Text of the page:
About three hours later, the house was filled with the wonderful scent of fresh bread. When the machine finished, I opened the cover and was immediately disappointed. The bread had risen, but then apparently caved in on itself. What I had was, at best, called a bread bowl instead of a nice fluffy loaf of bread. I ended up tasting it, but it was pointless to cut up and eat. Continue Reading
Background Research: In order to determine if this was possible, I needed to do some research. First, I tried to find out if anyone had attempted this before. A quick web search told me that a few people had powered their cell phones while camping using some portable solar panels, but nobody had apparently attempted to do what I was hoping to do. Continue Reading
When I was younger, I would lay in bed and imagine I could see the stars through my ceiling. My dream became a reality when I turned 14 years old. Well, almost a reality. While shopping at a local craft store, most likely with my parents, I found a bottle of glow-in-the-dark paint. Being a mischievous child, I immediately painted random dots on my ceiling, thus creating my window to the heavens above.
When my parents eventually sold our house, long after I had moved out, they found that it took three layers of white paint to completely cover the glowing stars I had painted. My first thought was, why cover them? Surely a new buyer would want a room with a view of the night sky. Apparently my parents did not share my view on this topic.
Fast forward a few decades, and I stumbled across a web site called Glow Inc. They happen to sell glow-in-the-dark paint containing strontium aluminate pigment. The claims made on this site indicate this paint is 25 times stronger than the hobby store paint I used as a kid. Cool! A $10 order later, and I had a new project on my hands. Continue Reading
Everything I had read thus far told me that I needed a circuit which supplied a constant current to the laser diode. It would have been easier if I could have just connected the laser diode to my DC power supply and adjusted the voltage, but that would have been too easy.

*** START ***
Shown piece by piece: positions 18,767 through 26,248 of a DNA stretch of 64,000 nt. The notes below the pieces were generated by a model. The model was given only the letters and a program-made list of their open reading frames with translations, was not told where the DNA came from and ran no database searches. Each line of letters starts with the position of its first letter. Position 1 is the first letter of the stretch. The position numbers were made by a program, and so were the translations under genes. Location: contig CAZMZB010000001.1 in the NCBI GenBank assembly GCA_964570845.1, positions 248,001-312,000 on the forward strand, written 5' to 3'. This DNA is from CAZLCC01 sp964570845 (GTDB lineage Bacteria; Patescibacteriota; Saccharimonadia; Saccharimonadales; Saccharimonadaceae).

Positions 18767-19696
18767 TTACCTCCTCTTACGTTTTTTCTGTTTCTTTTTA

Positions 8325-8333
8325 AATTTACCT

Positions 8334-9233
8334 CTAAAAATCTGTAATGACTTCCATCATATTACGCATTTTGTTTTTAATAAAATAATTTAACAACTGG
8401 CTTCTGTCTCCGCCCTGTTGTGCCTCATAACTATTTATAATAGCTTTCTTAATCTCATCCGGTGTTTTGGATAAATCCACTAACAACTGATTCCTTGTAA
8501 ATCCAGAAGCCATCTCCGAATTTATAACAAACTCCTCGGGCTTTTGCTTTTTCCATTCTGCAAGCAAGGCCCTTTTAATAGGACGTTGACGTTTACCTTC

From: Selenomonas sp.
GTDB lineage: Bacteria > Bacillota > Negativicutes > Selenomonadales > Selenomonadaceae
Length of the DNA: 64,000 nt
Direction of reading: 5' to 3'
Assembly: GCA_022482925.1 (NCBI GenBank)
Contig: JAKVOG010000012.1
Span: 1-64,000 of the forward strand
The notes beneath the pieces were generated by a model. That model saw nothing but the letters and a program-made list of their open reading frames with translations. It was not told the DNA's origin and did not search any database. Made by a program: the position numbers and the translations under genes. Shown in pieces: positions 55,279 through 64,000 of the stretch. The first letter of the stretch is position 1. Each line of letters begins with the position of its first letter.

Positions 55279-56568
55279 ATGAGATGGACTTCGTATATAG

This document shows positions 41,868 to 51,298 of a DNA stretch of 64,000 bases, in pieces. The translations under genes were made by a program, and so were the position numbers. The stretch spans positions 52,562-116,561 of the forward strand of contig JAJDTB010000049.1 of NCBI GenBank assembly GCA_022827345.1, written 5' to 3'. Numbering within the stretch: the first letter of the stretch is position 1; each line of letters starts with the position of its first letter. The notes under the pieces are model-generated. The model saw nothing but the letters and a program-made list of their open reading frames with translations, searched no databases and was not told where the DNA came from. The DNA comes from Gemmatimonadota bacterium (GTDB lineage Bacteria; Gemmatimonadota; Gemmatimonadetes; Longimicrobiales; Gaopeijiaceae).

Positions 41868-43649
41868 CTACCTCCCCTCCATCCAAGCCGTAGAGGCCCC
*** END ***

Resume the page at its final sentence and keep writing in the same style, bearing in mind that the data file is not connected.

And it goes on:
About six months ago, I purchased a Sharp Aquos BDHP20 Blu-Ray player to watch movies I rent via Netflix. The DVD player worked perfectly for several months, enabling me to watch all sorts of movies in high definition. Life was good.
Then one day, a disc refused to load. I figured it had a scratch, and I tried other Blu-Ray discs. None would load. I found a firmware update, and updated the firmware. No go. The player still wouldn’t read the discs. It played DVDs just fine, but not Blu-Ray discs. I eventually got frustrated enough to purchase a new Blu-Ray player, figuring I’d dissect the old player and extract the Blu-Ray laser diode. Continue Reading
Bird feeders are a wonderful thing. Just by placing a small amount of bird seed in the feeder, you can attract a wide variety of wildlife to your backyard. Unfortunately, this might include some wildlife you might not have anticipated.
The only problem with bird feeders is that once the birds arrive, you must be sitting watching the feeder or you will miss the intended effect, namely, seeing the birds. Thus, the need arose for a bird feeder that could capture photos of all of the birds that visited my bird feeder. Continue Reading